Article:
While I personally enjoy lean meat, I realize that fat is a fundamental ingredient for making good sausage. The recipe below uses a 25% ratio of fat to meat, which is still on the lower end of the scale. You can go as high as 35%. Use fat from pork and adjust the ratios to your liking.

The recipe below is for a basic hot Italian seasoned sausage that isn’t too spicy. It’s great for everyday cooking and will yield about 10 links. A lot of times I will measure out double the amount of meat and season half in hot Italian spices and the other half with something else and stuff all at the same time. If you don’t have a sausage stuffer, you can still grind and season the meat using the recipe below for loose sausage to use on other dishes like on top of a pizza or with eggs.

Ingredients

  • 5-10 ft. natural hog casings
  • 1 3/4 lbs. venison, trimmed of excess silver skin and diced into 1” cubes
  • 3/4 lb. pork fat, diced into 1” cubes * See Notes
  • 1 1/2 tbsp. salt
  • 1 1/2 tsp. black pepper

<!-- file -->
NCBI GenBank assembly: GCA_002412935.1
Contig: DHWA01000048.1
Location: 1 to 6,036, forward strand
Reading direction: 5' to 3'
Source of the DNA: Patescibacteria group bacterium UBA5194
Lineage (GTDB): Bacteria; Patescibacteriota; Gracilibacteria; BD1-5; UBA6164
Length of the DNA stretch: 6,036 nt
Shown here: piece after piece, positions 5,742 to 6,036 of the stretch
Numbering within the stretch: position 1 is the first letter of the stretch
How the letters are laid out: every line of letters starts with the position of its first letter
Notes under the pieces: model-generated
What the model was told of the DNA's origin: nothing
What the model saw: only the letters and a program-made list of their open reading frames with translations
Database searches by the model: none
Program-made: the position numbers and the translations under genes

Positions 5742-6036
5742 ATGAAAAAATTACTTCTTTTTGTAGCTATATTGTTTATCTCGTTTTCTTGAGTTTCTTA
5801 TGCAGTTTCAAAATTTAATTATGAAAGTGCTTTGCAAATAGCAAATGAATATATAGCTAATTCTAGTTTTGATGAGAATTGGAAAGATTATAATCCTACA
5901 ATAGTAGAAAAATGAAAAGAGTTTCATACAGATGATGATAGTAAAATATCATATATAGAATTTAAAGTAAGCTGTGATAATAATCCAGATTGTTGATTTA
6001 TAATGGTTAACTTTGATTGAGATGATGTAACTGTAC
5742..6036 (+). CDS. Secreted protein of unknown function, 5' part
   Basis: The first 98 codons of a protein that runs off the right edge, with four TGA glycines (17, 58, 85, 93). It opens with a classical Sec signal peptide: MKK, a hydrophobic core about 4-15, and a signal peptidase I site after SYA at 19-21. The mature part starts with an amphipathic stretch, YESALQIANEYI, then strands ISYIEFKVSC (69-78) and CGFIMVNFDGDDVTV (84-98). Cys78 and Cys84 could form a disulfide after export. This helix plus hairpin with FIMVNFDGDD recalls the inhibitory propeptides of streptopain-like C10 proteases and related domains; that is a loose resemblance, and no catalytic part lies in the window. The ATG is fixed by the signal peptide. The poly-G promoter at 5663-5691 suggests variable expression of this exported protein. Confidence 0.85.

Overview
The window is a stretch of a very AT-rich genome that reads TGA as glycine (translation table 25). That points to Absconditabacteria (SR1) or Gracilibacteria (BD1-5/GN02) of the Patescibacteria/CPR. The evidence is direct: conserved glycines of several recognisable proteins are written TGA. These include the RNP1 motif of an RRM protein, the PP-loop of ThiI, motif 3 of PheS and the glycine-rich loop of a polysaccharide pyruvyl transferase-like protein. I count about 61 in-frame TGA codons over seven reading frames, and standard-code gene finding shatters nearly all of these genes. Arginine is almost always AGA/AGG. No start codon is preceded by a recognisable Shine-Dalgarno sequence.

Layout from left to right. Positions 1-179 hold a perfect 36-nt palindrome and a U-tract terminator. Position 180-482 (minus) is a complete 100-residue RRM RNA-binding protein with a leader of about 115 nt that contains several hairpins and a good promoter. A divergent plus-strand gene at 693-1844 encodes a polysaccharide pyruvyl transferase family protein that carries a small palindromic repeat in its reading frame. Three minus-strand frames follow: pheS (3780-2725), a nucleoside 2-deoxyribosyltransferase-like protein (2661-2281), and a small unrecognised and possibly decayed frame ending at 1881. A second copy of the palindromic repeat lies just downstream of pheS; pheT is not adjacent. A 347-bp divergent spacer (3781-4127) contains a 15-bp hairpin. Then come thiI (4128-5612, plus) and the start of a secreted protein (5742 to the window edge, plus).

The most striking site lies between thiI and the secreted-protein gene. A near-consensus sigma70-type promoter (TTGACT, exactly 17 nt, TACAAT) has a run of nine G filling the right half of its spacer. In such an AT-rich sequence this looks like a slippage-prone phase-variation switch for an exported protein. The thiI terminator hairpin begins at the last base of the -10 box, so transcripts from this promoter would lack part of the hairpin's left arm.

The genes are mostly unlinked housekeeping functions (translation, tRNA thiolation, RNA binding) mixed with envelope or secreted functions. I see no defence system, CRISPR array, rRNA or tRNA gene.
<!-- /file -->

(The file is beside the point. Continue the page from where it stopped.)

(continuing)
• 2 tsp. smoked paprika
  • 2 tsp. oregano
  • 2 1/2 tsp. fennel seeds, ground in a mortar and pestle
  • 3 1/2 tsp. garlic powder
  • 2 tsp. red pepper flakes, plus more for additional spice
  • 1/4 cup ice water
  • 1/4 cup red wine vinegar

Sweet Peppers

  • 1 yellow onion, thinly sliced into half-moon rings
  • 3 bell peppers (red, orange, and/or yellow), sliced into thin strips
  • 1 fennel bulb, thinly sliced
  • 2 tsp. honey
  • 3 tbsp. red wine vinegar
  • Olive oil for cooking
  • Salt and pepper to taste

Special equipment

Scale, meat grinder, sausage stuffer and casings

Preparation

  1. Make sure your casings are soaking in a big bowl of water for at least an hour or overnight if possible. If they are packed in salt, run cold water inside and rinse them off before soaking.
  2. Measure out and stir together all of the dry seasonings (not the water or vinegar). Mix it with diced venison cubes and diced pork cubes in a large bowl. Make some room in the freezer and place the meat inside to chill. It must be very, very cold before grinding. Let it chill for 30 minutes or longer, but don’t let it freeze solid.
  3. Set up your grinder and use the small die attachment. Grind all of the meat. Return it back to the large bowl.